• PG-13, 1 hr. 39 min.
  • Documentary
  • Directed By:
    Ron Fricke
    In Theaters:
    Aug 24, 2012 Limited
    On DVD:
    Jan 8, 2013
  • Oscilloscope Pictures
  • Samsara
    1 minutes 4 seconds
    Added: Apr 24, 2012


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Samsara Reviews

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July 27, 2014
Looks awesome on a good HDTV.
June 16, 2014
[Interested: cannot find.]
July 9, 2014
Almost spiritual; to see humanity, not hear it described. Amazing, an absolute must see.
December 25, 2012
I excepted this movie to be a magnificent visual masterpiece. It was until I saw the slaughterhouse which I didn't expect in this film. Being a sensitive person this upset me, so did the scene with all the garbage of rubbish. What are we doing to our sensitive planet and the animals on it?
January 17, 2013
"Baraka" was better.
May 14, 2014
Annak ellenére, hogy a filmben egy szó sem hangzik el, félelmetesen lebilincsel?, vagy pont azért...
April 24, 2012
Beautiful film but breathe taking cinematography!!
April 21, 2014
Astonishingly beautiful. This is the kind of movie that after you watch it you become a different person. But a little thing that's off. There's no dialog.
April 4, 2014
Samsara is a beautiful, almost hypnotic experience that is surprisingly uplifting and conveys its message in a unique way, even if it's a bit on the nose at times.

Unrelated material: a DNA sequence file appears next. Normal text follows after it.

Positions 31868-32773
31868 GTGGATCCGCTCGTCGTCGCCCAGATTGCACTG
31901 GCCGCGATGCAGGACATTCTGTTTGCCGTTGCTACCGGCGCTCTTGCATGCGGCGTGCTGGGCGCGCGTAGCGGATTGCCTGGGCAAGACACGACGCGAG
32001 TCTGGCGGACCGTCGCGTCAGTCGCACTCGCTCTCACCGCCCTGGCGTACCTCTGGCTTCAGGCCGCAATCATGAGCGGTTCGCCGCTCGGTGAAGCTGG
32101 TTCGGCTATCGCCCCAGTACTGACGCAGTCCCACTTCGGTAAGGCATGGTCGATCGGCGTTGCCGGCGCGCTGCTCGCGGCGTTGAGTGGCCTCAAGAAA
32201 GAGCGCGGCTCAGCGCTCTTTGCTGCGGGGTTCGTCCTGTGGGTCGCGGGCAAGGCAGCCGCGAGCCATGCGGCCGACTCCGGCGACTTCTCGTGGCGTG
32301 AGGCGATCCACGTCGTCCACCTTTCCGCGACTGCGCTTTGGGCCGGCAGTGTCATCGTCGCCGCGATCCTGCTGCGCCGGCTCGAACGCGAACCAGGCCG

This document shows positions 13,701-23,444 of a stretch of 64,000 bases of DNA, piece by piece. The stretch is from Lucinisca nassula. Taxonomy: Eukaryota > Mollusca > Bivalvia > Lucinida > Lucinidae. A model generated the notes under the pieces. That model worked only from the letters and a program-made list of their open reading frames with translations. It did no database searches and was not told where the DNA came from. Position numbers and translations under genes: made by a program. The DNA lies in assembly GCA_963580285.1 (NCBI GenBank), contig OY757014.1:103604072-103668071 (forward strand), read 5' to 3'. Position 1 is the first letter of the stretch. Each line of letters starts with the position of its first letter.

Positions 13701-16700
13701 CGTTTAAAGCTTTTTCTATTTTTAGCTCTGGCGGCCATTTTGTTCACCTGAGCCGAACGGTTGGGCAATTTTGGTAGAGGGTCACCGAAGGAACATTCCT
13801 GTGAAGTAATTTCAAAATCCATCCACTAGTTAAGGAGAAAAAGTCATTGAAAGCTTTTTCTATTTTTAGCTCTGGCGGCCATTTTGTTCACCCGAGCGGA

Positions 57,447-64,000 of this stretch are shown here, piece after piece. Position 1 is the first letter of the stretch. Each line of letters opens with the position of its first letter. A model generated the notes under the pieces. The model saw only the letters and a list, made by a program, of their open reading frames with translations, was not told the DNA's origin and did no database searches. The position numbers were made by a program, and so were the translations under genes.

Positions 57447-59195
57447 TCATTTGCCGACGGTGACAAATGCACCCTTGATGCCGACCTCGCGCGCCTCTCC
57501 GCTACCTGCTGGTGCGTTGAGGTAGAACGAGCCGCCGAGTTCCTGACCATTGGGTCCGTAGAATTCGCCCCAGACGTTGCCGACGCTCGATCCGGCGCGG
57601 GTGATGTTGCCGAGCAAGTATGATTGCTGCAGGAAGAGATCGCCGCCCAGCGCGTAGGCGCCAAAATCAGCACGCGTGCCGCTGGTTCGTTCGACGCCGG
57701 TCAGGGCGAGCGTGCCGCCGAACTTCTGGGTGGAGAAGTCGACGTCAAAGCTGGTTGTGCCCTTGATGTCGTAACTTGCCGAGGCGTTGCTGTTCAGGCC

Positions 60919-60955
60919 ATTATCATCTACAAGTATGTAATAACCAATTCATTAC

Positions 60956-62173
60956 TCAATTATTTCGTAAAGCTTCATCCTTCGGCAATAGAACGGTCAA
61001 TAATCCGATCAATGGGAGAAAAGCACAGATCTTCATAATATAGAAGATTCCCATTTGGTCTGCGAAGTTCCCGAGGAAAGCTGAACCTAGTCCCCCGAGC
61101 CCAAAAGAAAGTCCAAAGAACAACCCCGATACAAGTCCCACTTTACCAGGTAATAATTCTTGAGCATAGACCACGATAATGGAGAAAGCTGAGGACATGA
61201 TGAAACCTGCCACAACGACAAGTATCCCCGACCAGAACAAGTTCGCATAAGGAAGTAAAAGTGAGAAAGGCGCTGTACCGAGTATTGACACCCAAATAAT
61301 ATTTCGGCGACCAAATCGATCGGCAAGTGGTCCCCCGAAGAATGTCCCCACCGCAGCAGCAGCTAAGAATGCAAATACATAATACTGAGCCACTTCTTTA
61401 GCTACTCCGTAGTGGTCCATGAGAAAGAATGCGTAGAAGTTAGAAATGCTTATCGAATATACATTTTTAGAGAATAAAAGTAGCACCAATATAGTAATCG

April 2, 2014
Ron Fricke, Cinematographer for Godfrey Reggio on the seminal Koyaanisqatsi, directed the similar Baraka in 1992. If you've seen Reggio's films and Fricke's first, then you know what to expect here. Shot on 70mm over a 5 year period, at times the visuals on display are truly breathtaking and the transfer to Blu-Ray is excellent. A meditative, purely visual journey, that loosely forms an elliptical narrative, exploring a few Buddhist themes of the cyclical nature of life along the way.
March 31, 2014
De belles images certes, mais on a du mal a voir le fil conducteur et on se demande ce que font certains plans dans le film. C'est un peu mou, et des indiquations sur le lieu des images n'auraient pas été inutiles pour aider a la compréhension
March 23, 2014
"Samsara, the Sanskrit for "continuous flow" is visually breathtaking, the sound design is simply stunning, 0 dialog/ monologue - I have never seen such thing but it's mesmerizingly GOOD !

It took 5 years to make and co-ordinate Samsara!

It was shot in Panarama 70mm, across 26 countries, it needing major government and regulatory clearances, having to wait for certain seasons or lunar phases to get the light to hit the way director Fricke wanted.

There are few shocking scenes, haunting ones and describing them is be no easy task.

One involves a man sitting behind a desk, who begins to smear modeling clay on his face, before grabbing a tiny paint brush and stroking black and red paint all over himself as well. He begins to vigorously do both things at once, ripping clay off his face only to smear it back on, throw dust in his eyes, stick pencils in his face, etc. The long-shot becomes faster and faster, while jolting music plays in the background.

As someone was saying and I fully agree, "Samsara is beautiful, bizarre, and unforgettable".
March 15, 2014
A trip around this still beautiful, yet less blessed, world. A stunning visual experience.
March 15, 2014
Brilliant, but difficult to explain why. No plot, no acting (well, except for one scene, but I'll come to that). So, it's a documentary then? Yes, sort of, but there is no narration, nor captions, nor even tags to let you know what or where in the world you are looking at.